Nearly half of the young and productive Indians are not aware of their diabetes and hypertension status that remained undetected for years, making them vulnerable to diseases, according to two new studies by Indian public health researchers,
Among those with high blood pressure, 55% didn’t know they have hypertension. Similarly, among those with high blood sugar, almost 48% had no clue about the fact that they are diabetic. Both trends are more visible in rural India and predominantly among male.
Among the states, the highest absolute number of adults with untreated diabetes lived in Tamil Nadu and Uttar Pradesh whereas in case of hypertension Puducherry, Tamil Nadu, Sikkim, and Haryana had the highest proportion of all adults who had hypertension but did not achieve control.
These are the conclusion drawn by two separate studies that use the data generated by the National Family Health Survey-4, a nationwide survey on more than seven lakh individuals, aged 15-49 years. The blood pressure and blood sugar of the respondents were measured during the survey carried out in 2015-16.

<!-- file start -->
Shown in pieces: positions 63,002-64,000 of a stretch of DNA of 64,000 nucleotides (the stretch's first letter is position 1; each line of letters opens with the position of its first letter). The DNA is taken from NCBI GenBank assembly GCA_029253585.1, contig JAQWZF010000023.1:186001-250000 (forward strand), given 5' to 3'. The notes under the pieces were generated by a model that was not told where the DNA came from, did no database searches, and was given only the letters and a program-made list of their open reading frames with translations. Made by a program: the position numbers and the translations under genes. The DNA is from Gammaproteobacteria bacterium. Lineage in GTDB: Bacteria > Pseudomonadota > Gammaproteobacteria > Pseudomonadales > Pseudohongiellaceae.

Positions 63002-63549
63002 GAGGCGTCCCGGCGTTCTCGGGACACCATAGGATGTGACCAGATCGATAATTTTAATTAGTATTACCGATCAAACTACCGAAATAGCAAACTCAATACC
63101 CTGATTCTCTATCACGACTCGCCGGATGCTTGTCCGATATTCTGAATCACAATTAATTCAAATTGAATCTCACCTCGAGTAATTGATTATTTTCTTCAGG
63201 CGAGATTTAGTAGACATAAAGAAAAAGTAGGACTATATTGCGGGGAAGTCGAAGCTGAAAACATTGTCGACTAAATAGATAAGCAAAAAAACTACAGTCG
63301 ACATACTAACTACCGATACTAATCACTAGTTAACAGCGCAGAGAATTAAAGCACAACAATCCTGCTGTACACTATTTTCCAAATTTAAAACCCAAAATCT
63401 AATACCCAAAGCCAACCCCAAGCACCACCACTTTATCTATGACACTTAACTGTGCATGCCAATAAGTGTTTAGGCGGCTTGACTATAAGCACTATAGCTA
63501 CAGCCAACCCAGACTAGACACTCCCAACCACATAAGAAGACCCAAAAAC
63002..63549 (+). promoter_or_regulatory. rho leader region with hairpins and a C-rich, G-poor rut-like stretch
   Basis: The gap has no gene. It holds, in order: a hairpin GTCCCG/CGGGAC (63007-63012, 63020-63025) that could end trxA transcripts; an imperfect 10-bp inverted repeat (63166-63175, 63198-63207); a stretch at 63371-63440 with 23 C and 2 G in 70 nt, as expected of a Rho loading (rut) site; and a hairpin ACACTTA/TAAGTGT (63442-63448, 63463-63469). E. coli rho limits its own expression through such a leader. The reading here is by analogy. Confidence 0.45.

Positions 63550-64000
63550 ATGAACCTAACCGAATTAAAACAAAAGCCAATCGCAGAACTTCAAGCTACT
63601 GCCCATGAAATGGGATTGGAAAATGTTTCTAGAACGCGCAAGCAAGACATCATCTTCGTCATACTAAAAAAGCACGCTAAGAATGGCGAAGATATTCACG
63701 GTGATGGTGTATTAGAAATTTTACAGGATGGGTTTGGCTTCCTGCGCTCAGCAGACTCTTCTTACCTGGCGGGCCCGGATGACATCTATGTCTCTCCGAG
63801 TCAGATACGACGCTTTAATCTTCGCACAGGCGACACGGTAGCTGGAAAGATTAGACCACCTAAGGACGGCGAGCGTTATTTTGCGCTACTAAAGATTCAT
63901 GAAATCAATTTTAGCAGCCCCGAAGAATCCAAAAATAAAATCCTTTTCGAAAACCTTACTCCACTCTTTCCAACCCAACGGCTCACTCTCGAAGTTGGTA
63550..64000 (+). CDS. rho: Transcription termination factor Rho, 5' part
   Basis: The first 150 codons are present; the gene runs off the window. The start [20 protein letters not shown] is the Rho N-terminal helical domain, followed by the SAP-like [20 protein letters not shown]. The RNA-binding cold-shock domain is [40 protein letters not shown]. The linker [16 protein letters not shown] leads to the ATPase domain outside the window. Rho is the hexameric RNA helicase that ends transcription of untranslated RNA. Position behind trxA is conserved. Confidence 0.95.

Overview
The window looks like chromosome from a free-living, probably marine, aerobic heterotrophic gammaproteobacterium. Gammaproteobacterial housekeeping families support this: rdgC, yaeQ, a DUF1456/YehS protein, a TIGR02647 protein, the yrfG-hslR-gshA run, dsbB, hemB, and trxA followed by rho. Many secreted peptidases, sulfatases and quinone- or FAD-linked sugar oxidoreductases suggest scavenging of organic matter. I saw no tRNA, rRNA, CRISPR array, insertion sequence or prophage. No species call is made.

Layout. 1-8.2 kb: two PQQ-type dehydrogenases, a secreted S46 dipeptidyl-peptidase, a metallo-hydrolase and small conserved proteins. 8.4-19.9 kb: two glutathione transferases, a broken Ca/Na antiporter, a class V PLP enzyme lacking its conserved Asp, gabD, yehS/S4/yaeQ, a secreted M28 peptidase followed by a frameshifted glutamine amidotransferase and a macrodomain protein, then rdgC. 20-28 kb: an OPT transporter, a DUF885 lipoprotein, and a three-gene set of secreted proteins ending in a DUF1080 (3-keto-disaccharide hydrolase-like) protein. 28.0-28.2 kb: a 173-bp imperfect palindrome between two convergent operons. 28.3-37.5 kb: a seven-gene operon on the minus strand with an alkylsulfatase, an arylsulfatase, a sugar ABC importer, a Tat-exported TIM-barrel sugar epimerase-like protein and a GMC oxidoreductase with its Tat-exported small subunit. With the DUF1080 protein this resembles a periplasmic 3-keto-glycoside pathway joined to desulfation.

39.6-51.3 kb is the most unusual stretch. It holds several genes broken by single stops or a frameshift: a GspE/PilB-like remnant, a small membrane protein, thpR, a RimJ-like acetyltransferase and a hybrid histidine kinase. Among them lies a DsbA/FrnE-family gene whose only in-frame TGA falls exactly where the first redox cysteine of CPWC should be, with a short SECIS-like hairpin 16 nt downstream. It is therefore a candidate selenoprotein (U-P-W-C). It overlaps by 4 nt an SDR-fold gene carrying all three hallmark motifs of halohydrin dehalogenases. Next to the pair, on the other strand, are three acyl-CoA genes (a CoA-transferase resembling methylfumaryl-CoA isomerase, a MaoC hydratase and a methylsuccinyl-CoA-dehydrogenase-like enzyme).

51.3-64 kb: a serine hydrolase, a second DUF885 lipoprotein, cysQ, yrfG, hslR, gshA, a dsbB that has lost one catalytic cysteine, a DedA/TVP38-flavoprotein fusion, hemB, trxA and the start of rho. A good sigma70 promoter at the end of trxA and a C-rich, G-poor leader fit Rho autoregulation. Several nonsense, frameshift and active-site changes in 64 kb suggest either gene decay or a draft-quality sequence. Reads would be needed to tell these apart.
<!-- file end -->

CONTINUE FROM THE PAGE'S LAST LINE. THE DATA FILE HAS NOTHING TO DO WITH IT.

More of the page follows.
The two studies – published within a gap of two weeks – are the first Indian attempt to look at the “care cascade” studies in which public health researchers identify the extent of a disease and its management within a population.
India has a huge burden of non-communicable diseases with diabetes and hypertension leading the pack.
“There are large losses to diabetes care at each step of the care cascade in India, with the greatest loss occurring at the awareness stage,” the researchers reported in BMC Medicine on Wednesday.
“Hypertension prevalence in India is high, but the proportion of adults with hypertension who are aware of their diagnosis, are treated, and achieve control is low. Improvements in access to hypertension diagnosis and treatment are especially important among men, in rural areas, and in populations with lower household wealth,” they reported in PLoS Medicine on May 3.
“In rural areas, there is hardly any preventive check-up. The menfolk turns up at the doctor’s place only when they get symptoms. For women, the scenario is better because their blood pressure and blood sugar are measured when they visit the health centre during pregnancy,” Ashish Awasthi, a PHFI researcher who took part in both studies told DH.
“Improvements in health system performance for diabetes in India are particularly needed for rural areas, those with little wealth and education, and men,” the researchers added. – Deccan Herald